Reclaiming Life (part 2)

While I don’t exactly feel like the same woman who wrote it, the words of ‘Reclaiming Life’ still ring true in my ears.  The belief that you either make your life or life will just happen to you, is very true.  I don’t believe in destiny or fate, but I recognize that the time we have here on Earth will be what we make of it.  If you don’t make the most of your decisions and actions, then enjoy a boring life on the sidelines.

I’m not recommending that each day has to be lived as if it was your last.  The reality is that chasing the highs of experience can only last so long before you become burnt out.  Lazy days, boring days, duvet days are all a necessary part of life.  Maybe today you don’t conquer the world, or that to do list, but that’s okay.  Give your body and mind time to rest and to heal, and when you wake up the next day get back to creating the life you want.

Photo by rawpixel.com on Pexels.com

Personal experience has provided me the insight to life lived with my foot both on and off the gas pedal.  Countless days spent unable to get out of bed or leave the house.  To suddenly wake up and feel like the world has finally been lifted of my shoulders.  This is life with mental illness.  A roller coaster you can’t get off, but with effort, you can work to managing into a full life.

There was a period of my life that I continually aim for.  A time when I was truly living, in balance and harmony with my body and self.  This was when I saw the Goddess in the mirror.  Looking back it seems as though this time could be easily achieved and replicated again.

Five days a week I was in the gym, usually every morning.  The other two days I was nose to the yoga mat in my living room, watching at home yoga videos off YouTube.  Some days when my energy was low, I would just speed walk on the treadmill, book in hand, for thirty minutes.  Other days I’d pump out an hour on the rowing machine, rocking out to a four-to-the-floor beat, time flying in my zone.

My passion for cooking came about, and I cooked everything I consumed.  Only healthy ingredients, healthy portion sizes and real ingredients.  My mantra for 90% of what I ate was ‘if this ingredient has an ingredients list, I won’t use it’.

That meant fresh or frozen fruits and vegetables, fresh unprocessed meats and minimal carbs.  Bread and pasta are foods that I enjoy, but learned that in moderation I could have in my diet in a healthy way.  No pre-made, pre-cooked, sugary fast foods or anything fried.  Only healthy meals that I could make.

My mind was sharp and focused during this time.  If I wanted something in life, I set achievable goals and did it.  I was accountable to only myself.  Setbacks were no longer earth shattering failures, just delays or detours to living my best life.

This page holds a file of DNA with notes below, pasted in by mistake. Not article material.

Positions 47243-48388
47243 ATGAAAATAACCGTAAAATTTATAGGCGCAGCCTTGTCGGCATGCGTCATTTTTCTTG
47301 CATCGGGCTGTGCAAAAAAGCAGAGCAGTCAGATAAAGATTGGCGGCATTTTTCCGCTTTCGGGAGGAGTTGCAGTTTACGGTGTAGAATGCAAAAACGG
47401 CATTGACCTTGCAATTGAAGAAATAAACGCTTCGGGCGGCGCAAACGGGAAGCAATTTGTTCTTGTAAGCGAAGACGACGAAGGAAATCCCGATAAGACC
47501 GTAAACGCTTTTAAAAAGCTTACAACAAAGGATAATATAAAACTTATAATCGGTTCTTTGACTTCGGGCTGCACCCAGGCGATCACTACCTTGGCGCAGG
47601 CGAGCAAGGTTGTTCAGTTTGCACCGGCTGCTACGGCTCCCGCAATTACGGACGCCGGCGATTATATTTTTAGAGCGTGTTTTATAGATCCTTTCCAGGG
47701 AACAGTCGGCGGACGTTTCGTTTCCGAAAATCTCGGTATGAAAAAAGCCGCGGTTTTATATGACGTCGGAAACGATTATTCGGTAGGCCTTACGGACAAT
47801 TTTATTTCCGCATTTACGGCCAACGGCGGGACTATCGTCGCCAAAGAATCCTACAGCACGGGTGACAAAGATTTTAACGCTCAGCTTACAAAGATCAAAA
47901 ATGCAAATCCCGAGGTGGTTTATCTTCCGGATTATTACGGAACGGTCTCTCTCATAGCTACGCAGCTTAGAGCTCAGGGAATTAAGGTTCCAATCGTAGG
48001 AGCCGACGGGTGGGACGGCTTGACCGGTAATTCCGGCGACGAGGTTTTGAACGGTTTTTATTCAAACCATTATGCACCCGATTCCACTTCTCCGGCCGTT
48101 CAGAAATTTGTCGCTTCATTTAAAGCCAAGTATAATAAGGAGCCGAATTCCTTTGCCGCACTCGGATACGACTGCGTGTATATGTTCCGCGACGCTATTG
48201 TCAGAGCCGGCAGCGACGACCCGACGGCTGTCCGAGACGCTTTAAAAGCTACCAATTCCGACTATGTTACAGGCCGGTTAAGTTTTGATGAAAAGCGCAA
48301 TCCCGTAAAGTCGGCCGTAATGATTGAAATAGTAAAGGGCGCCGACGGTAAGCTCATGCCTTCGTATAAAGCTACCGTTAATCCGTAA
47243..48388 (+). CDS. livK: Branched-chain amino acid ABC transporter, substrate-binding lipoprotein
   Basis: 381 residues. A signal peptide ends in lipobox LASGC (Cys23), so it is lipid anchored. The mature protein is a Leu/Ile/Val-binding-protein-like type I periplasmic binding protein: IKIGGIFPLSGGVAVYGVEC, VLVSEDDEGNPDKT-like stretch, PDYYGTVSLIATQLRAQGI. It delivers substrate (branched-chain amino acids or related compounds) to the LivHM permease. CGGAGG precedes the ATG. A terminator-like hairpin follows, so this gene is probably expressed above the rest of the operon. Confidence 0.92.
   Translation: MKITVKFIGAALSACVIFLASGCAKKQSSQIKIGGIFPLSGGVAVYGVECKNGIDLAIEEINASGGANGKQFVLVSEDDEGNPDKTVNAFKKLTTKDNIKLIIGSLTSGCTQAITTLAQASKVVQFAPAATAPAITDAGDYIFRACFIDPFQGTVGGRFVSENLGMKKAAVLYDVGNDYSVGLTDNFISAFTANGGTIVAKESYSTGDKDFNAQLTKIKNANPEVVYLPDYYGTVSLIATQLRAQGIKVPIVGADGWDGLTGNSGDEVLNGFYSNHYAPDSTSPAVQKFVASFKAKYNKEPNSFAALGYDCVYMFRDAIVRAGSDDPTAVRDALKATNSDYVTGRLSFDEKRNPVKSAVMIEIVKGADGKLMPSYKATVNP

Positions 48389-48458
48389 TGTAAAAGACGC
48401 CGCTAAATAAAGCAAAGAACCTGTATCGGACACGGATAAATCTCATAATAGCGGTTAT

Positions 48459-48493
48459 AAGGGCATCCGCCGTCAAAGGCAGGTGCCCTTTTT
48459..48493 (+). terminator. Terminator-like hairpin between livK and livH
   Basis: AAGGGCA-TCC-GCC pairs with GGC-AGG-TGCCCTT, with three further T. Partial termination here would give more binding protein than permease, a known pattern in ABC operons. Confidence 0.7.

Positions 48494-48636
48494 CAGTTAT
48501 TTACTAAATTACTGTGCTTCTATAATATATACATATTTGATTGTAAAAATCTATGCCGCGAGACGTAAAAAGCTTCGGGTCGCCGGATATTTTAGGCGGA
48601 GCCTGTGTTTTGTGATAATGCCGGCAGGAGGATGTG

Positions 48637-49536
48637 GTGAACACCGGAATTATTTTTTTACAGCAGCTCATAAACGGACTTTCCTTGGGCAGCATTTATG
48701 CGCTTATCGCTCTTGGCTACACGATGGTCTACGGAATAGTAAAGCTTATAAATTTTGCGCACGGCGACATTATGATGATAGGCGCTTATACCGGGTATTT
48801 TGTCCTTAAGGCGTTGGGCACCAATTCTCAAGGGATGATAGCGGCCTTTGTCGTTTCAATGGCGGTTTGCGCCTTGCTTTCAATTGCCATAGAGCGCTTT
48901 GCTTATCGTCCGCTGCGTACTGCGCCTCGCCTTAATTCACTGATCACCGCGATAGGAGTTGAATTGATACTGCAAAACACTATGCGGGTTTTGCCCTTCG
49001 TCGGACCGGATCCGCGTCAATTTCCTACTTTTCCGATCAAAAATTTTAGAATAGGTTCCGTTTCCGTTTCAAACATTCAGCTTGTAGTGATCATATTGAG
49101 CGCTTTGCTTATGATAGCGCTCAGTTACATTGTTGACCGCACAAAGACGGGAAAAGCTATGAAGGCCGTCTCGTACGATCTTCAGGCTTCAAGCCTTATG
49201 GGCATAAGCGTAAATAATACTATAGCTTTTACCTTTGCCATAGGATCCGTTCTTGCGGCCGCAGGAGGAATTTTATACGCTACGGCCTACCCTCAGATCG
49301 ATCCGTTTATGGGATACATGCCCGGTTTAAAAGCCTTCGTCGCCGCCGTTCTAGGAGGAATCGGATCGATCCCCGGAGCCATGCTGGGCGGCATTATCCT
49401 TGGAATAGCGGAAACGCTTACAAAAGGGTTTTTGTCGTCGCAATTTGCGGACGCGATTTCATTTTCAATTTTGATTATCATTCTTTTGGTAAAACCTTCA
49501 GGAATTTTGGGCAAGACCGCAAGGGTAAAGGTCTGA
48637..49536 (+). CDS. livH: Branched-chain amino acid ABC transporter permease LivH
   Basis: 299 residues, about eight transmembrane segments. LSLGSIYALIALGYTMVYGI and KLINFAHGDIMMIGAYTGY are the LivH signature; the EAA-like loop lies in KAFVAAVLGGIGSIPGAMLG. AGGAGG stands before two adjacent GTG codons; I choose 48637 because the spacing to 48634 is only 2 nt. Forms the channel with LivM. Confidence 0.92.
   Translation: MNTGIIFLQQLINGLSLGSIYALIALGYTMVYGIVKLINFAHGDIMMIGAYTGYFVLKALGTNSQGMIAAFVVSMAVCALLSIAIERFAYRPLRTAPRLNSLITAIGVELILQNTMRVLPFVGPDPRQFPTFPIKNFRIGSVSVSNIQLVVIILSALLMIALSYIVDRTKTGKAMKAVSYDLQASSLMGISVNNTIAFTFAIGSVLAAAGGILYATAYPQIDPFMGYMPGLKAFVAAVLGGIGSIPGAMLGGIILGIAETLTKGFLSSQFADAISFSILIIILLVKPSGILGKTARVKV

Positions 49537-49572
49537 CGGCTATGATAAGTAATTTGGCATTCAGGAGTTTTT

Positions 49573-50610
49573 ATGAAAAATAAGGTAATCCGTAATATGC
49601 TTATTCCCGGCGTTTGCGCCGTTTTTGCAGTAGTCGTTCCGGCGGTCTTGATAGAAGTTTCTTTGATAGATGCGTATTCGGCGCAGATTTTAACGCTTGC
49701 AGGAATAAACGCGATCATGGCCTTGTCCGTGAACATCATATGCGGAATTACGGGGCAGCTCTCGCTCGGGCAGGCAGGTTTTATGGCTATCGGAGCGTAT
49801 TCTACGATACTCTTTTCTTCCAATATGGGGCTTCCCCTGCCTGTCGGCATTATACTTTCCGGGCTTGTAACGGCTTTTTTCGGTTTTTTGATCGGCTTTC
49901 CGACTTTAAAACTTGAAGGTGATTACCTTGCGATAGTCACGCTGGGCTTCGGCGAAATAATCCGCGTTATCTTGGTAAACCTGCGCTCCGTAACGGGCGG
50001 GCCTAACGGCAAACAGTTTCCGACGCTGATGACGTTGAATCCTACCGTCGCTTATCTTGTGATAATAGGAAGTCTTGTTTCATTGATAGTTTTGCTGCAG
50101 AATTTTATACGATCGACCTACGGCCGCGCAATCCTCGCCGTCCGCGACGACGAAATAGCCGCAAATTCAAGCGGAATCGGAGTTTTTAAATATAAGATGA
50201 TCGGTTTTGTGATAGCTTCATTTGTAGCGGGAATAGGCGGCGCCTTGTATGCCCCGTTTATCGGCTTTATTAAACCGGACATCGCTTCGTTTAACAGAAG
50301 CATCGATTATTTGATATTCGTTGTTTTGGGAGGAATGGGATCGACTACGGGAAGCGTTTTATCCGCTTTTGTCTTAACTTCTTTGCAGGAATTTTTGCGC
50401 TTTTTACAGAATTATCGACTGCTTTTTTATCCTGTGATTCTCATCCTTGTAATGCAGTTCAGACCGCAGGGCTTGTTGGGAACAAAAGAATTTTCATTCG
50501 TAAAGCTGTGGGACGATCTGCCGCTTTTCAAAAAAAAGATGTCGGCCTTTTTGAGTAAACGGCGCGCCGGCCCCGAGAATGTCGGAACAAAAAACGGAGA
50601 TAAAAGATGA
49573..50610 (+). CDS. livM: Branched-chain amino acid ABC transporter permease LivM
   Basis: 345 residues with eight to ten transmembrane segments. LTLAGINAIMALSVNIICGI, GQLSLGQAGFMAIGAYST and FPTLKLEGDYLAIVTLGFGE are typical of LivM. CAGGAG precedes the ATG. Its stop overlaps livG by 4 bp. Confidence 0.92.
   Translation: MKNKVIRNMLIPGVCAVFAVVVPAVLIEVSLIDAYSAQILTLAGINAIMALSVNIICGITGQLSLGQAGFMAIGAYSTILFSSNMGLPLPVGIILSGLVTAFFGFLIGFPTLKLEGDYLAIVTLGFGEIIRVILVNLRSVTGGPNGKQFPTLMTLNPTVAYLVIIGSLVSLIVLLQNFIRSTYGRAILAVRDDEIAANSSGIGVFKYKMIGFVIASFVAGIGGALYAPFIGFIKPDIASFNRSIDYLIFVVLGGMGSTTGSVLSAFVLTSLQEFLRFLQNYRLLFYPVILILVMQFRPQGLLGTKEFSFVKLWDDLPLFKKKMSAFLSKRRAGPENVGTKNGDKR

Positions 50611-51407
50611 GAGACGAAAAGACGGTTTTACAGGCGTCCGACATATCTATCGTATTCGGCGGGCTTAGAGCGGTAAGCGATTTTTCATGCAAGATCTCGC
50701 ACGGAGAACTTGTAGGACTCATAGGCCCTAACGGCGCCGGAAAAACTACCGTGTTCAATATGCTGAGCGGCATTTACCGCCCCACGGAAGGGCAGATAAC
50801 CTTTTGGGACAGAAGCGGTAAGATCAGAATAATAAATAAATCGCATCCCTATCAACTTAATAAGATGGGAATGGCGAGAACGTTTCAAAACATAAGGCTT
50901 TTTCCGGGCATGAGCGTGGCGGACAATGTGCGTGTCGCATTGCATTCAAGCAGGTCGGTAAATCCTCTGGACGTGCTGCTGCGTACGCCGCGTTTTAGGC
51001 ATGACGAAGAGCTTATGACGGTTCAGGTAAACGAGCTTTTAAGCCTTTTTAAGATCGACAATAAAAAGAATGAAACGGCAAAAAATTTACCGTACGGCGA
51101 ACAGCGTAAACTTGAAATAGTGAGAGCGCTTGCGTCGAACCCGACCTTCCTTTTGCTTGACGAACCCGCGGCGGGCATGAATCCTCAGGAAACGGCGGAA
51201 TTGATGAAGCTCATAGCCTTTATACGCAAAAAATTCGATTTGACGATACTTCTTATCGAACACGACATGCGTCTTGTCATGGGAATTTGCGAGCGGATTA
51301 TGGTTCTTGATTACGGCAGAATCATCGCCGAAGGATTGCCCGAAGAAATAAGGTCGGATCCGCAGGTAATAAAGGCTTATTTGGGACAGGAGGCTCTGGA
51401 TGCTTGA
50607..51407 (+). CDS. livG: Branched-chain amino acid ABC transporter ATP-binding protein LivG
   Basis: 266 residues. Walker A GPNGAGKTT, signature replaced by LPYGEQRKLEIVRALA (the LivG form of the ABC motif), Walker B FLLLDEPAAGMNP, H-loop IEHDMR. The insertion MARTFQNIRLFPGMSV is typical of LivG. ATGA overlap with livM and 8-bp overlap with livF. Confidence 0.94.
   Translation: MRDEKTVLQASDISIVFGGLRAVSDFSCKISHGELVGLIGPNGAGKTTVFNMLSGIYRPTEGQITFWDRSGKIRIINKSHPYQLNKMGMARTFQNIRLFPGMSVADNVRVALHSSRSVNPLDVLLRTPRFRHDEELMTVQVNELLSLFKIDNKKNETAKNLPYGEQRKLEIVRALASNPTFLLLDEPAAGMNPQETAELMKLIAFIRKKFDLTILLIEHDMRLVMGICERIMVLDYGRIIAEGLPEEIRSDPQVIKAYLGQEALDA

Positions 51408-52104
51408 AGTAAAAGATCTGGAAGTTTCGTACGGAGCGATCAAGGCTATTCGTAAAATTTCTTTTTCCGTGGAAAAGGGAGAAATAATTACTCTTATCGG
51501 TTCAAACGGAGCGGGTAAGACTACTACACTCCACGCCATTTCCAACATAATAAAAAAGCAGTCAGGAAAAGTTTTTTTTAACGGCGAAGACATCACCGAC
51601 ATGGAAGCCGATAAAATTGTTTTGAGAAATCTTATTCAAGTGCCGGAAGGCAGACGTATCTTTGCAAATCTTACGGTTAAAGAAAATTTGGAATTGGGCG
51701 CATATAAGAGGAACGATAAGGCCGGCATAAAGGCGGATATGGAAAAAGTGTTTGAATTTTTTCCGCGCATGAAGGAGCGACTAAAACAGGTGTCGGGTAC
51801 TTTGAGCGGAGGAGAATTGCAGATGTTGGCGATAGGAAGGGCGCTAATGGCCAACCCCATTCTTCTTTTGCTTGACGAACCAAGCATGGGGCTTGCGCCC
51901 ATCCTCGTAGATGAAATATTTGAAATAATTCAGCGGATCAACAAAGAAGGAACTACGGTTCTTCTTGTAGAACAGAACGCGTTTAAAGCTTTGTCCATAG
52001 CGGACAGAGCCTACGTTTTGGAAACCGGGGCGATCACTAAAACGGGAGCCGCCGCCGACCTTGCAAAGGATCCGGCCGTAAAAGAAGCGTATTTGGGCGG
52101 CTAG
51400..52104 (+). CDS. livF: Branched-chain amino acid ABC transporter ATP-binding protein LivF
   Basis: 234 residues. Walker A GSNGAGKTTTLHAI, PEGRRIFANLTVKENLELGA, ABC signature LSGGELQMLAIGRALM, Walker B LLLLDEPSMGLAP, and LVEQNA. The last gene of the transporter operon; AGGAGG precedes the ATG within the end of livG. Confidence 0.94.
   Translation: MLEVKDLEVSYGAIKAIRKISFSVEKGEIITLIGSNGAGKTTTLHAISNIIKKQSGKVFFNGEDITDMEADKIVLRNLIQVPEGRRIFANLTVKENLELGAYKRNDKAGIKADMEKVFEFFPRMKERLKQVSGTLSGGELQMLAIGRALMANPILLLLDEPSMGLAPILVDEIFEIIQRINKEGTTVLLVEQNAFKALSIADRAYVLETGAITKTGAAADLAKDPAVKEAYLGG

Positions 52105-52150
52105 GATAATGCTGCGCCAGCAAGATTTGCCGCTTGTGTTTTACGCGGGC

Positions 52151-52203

Dating was comfortable and pleasurable.  Quality time with friends and family, sharing a good home cooked meal, was enjoyed and encouraged.  Filling my brain full of positive, entertaining knowledge took over my old shower sing-a-long songs.  My life finally felt my own. I was in control of all of it.  This was bliss.

For almost a year this was my life.  But slowly over the weeks and month’s the bliss eroded.  The balance started to shift from invincible to exhausted.  My new job meant a huge change in my diet.  Stressful days meant wanting more sleep, an in turn less time or motivation for the gym. Before I could recognize the shifts and correct them, my life became miserable.  My body ached and I was tired all the time.  My mind wasn’t as clear and much less focused.  This was not what I had worked so hard for.

Now years later I find myself in search of bliss.  This time it comes with great caution.  Before I operated with the notion that if I do the right things for my body and mind, then success would follow.  Now I have different information.  I operate from a much more pessimistic view.  My illness comes with cycling, it’s why I can’t get out of bed for three days, and then wake up with the energy of having consumed three Red Bulls at once.

I haven’t been to the gym in months, and only cook occasionally.  Each time I have the motivation I second guess myself how long it will last.  I’m always waiting for the drop in the roller coaster, the brakes at the end of the ride.  I still can’t seem to understand and accept the “so what?” concept.  So what if I fail? So what if I wake up one day and don’t want to be my best self?

Will this hurt anyone?  Will this mean anything in a week or a month? A year? Why do I assume one bad day will derail everything?  I had some tough days when I started out before, and the middle of that story turned out pretty great I think.

How is it that post diagnosis I can look back at some of my perceived failures in life and forgive myself?  That I can recognise I wasn’t 100% in control, or I was operating on bad information from a jumbled mind.  That I didn’t always fail each time I stumbled, I just lived life on the other side of the coin?